Newspaper of The New York Herald, October 5, 1846, Page 2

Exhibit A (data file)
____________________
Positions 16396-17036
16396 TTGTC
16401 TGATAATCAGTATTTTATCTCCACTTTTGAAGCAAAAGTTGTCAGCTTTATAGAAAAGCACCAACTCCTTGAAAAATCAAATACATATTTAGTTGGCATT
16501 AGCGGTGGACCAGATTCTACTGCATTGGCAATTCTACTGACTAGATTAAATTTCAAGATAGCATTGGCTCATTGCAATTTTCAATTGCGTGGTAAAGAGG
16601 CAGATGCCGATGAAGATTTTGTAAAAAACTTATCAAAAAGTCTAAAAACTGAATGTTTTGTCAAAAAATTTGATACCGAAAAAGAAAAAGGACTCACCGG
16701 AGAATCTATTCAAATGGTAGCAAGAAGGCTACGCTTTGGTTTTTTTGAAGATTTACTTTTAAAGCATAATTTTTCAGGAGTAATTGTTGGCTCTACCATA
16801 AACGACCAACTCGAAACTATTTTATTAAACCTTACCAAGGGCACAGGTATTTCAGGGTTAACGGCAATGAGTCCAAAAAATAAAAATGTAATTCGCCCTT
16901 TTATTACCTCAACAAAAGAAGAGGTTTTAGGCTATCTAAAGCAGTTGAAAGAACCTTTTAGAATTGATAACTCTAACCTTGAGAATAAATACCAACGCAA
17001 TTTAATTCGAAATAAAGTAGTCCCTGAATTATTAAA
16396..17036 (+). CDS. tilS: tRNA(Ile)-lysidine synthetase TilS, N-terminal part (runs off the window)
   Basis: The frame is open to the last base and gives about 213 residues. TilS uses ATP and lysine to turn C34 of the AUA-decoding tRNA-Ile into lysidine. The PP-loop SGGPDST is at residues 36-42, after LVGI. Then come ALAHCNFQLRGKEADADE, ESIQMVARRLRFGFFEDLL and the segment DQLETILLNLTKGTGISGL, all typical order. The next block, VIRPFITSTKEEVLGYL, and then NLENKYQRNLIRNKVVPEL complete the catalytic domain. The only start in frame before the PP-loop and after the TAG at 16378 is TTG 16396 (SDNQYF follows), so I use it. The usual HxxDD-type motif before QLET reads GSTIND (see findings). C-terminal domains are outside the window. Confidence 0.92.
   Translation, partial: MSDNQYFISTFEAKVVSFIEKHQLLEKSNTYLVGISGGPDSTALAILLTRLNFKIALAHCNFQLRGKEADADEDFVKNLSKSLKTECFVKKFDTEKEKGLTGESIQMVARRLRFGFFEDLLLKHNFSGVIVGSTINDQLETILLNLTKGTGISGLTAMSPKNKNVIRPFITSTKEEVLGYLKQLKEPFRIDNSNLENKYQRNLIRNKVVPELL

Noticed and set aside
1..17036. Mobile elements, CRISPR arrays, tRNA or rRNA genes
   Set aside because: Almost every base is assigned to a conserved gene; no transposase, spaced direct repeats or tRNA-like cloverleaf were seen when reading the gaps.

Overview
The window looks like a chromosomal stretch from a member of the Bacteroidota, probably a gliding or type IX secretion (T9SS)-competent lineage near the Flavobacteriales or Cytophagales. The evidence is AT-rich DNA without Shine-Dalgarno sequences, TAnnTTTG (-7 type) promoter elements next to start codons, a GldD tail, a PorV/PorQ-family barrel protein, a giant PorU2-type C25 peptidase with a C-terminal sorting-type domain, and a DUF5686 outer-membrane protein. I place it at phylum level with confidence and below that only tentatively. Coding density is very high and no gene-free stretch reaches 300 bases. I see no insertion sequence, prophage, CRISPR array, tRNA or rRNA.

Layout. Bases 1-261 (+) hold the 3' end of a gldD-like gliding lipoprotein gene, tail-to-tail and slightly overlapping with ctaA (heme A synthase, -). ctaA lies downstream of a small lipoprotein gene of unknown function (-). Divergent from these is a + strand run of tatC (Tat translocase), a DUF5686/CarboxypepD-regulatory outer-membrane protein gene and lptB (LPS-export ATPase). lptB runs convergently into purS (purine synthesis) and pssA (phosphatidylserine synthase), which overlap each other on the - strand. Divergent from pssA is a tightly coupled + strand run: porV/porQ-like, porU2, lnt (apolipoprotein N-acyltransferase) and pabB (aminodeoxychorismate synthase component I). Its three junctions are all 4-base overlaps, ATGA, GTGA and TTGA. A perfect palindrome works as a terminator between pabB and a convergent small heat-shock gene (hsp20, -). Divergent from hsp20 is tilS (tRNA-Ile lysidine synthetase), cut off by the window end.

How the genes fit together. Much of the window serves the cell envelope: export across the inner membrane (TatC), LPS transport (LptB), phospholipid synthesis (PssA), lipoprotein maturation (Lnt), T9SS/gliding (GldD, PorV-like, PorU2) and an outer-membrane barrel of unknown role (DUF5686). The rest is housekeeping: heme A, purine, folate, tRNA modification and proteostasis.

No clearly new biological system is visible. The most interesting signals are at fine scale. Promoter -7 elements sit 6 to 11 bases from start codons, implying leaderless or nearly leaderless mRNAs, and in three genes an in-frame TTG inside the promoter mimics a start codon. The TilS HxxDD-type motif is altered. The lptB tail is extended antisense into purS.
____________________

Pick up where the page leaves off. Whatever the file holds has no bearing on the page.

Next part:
Newspaper of The New York Herald dated October 5, 1846 Page 2